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IAAFWC, Beijing - Day Five, Evening Session
By Steve Ritchie / For GoTracktown Blog
August 26, 2015

Julius Yego
BEIJING, CHINA - Kenyan javelin thrower Julius Yego started to garner widespread attention a few years ago, as he made a name for himself on the Diamond League circuit, as well as with a fourth-place finish at the 2013 IAAF World Championships in Moscow.

It was something of a curiosity – who had ever heard of a Kenyan athlete throwing the javelin. Kenyans ran distance races and marathons, usually very well. They didn’t do field events.

Yego is now officially no longer a curiosity. He is a world champion.

Yego needed a big throw on his third attempt to stay alive in the javelin finals on Wednesday night, and he got it. Using the technique of simultaneously launching the javelin and his body, Yego’s throw sailed 304 feet and two inches, and brought a thunderous roar from the large crowd at the Birds Nest Stadium. It was not only a personal best and an African record, but also gave Kenya its first-ever gold medal in a field event at the world championships.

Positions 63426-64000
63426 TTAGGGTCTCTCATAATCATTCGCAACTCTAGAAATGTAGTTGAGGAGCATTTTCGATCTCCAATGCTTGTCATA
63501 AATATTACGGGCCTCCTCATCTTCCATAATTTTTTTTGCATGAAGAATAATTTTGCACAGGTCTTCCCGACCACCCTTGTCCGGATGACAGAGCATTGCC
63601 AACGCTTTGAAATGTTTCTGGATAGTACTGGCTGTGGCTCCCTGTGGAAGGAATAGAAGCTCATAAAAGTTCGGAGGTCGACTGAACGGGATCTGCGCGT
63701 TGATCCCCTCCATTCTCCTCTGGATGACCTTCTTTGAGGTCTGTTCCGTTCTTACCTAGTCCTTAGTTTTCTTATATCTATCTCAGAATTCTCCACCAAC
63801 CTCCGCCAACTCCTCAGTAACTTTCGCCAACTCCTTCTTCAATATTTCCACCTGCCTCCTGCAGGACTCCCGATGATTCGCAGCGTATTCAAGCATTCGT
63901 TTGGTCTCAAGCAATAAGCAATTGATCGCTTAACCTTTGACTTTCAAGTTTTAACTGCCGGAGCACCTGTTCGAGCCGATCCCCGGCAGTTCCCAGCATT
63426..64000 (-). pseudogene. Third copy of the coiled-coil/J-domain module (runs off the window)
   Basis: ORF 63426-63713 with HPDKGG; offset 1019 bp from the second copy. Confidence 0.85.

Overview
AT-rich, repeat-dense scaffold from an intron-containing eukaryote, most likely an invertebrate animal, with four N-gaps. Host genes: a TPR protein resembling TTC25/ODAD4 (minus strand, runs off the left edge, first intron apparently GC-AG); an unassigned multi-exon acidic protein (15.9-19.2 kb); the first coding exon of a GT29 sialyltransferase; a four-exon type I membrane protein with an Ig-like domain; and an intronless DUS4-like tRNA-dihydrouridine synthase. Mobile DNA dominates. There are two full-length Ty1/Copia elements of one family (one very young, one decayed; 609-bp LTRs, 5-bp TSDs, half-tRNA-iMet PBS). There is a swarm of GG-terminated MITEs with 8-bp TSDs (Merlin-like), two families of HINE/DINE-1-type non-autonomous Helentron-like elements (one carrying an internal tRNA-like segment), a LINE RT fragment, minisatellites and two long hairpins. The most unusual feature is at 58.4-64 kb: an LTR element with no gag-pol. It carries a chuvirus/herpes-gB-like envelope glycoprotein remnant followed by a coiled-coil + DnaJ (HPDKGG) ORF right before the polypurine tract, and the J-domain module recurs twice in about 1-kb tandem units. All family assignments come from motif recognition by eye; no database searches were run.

Asked about his development in the event, the soft-spoken Yego said, “It’s a talent in me. I was born with it. I could run, but not as fast as these (other) Kenyans. Javelin is the sport I love – I needed to do it because it is the sport I love.

“No one introduced me to this sport – it is the sport I was dreaming of when I was still a young boy . . . when we were playing games and throwing sticks . . . at that time I was doing very well of throwing the stick in school and I knew I could throw the javelin very well in the future.”

Yego’s love affair with the javelin began to blossom after he watched the 2004 Olympics on TV. He began to study the technique by watching the top throwers on Youtube. He won his first national title in 2008, and a career was born.

Yego, just 26 years of age, said he is not done yet. The student of the sport he loves plans to keep working hard.

“Javelin is more than anything (based on) technique. I know I can improve and throw more than 92 (meters). I will keep working on my technique.”

 
 

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